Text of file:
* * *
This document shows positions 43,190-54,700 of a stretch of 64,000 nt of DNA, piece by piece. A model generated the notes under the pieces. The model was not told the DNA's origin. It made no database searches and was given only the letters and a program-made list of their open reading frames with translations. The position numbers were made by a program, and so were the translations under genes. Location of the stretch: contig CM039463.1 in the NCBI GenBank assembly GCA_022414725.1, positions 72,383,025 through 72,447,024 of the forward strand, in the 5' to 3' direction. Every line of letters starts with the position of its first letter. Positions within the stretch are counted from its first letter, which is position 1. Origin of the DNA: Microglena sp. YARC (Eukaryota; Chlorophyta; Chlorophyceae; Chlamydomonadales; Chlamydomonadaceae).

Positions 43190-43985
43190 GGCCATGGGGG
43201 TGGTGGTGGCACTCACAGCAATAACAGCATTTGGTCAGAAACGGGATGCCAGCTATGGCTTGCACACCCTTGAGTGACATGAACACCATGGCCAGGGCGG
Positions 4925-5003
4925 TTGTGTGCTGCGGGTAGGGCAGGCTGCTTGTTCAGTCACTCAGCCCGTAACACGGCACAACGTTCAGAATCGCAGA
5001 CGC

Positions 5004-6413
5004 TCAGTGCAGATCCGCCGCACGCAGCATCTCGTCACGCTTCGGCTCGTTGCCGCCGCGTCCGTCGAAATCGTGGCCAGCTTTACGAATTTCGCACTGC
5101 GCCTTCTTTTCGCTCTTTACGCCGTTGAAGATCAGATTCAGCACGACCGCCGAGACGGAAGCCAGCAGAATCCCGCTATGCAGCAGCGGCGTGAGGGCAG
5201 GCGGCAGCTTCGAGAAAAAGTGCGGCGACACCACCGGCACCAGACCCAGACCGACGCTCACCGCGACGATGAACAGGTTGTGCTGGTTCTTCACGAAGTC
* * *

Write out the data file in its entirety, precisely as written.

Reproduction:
This document shows positions 43,190-54,700 of a stretch of 64,000 nt of DNA, piece by piece. A model generated the notes under the pieces. The model was not told the DNA's origin. It made no database searches and was given only the letters and a program-made list of their open reading frames with translations. The position numbers were made by a program, and so were the translations under genes. Location of the stretch: contig CM039463.1 in the NCBI GenBank assembly GCA_022414725.1, positions 72,383,025 through 72,447,024 of the forward strand, in the 5' to 3' direction. Every line of letters starts with the position of its first letter. Positions within the stretch are counted from its first letter, which is position 1. Origin of the DNA: Microglena sp. YARC (Eukaryota; Chlorophyta; Chlorophyceae; Chlamydomonadales; Chlamydomonadaceae).

Positions 43190-43985
43190 GGCCATGGGGG
43201 TGGTGGTGGCACTCACAGCAATAACAGCATTTGGTCAGAAACGGGATGCCAGCTATGGCTTGCACACCCTTGAGTGACATGAACACCATGGCCAGGGCGG
Positions 4925-5003
4925 TTGTGTGCTGCGGGTAGGGCAGGCTGCTTGTTCAGTCACTCAGCCCGTAACACGGCACAACGTTCAGAATCGCAGA
5001 CGC

Positions 5004-6413
5004 TCAGTGCAGATCCGCCGCACGCAGCATCTCGTCACGCTTCGGCTCGTTGCCGCCGCGTCCGTCGAAATCGTGGCCAGCTTTACGAATTTCGCACTGC
5101 GCCTTCTTTTCGCTCTTTACGCCGTTGAAGATCAGATTCAGCACGACCGCCGAGACGGAAGCCAGCAGAATCCCGCTATGCAGCAGCGGCGTGAGGGCAG
5201 GCGGCAGCTTCGAGAAAAAGTGCGGCGACACCACCGGCACCAGACCCAGACCGACGCTCACCGCGACGATGAACAGGTTGTGCTGGTTCTTCACGAAGTC